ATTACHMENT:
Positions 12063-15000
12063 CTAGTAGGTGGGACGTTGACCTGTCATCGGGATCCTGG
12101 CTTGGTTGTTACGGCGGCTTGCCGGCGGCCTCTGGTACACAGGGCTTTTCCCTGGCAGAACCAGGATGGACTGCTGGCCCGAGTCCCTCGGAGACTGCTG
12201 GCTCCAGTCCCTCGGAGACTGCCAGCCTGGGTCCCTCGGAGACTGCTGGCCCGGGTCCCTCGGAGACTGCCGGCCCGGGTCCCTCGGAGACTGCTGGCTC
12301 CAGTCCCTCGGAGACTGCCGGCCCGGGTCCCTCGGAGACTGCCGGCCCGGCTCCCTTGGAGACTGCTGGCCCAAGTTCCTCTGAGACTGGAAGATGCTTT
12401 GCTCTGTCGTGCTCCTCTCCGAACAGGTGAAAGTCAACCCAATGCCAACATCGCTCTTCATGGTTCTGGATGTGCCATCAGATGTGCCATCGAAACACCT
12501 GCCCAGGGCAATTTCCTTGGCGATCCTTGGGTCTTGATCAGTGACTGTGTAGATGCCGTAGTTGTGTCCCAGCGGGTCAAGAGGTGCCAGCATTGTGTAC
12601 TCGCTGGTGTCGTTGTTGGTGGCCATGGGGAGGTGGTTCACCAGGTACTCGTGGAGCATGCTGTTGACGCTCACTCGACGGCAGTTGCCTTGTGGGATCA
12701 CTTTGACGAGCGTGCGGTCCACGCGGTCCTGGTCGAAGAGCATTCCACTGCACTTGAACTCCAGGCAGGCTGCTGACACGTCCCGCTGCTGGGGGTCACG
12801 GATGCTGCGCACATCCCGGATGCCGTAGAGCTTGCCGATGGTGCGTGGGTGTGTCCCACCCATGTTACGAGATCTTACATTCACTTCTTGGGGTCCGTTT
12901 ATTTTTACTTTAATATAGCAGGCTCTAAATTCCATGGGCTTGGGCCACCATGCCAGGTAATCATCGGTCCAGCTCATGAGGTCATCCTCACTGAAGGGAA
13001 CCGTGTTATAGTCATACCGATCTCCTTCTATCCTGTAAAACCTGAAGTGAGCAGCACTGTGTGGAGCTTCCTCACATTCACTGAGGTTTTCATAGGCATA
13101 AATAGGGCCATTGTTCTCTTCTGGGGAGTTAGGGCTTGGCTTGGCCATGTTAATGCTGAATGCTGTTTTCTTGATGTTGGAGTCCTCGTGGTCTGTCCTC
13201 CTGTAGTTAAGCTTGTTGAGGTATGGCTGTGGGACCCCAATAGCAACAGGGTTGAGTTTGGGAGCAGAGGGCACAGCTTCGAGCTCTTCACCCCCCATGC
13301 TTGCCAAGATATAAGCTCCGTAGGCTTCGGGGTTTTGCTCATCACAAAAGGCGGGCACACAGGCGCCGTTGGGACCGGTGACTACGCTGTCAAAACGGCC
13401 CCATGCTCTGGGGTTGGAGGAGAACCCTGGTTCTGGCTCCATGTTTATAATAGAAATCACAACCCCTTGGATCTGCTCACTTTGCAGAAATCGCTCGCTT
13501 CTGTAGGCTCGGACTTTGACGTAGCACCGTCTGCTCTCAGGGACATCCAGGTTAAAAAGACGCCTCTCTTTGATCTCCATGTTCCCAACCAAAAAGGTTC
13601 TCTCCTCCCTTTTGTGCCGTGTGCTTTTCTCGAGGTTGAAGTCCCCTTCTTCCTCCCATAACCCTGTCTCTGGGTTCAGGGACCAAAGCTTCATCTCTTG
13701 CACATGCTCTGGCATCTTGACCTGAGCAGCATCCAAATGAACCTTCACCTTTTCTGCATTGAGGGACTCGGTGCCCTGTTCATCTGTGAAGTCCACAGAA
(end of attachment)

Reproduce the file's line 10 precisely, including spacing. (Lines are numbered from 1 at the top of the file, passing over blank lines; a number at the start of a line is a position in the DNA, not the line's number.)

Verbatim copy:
12801 GATGCTGCGCACATCCCGGATGCCGTAGAGCTTGCCGATGGTGCGTGGGTGTGTCCCACCCATGTTACGAGATCTTACATTCACTTCTTGGGGTCCGTTT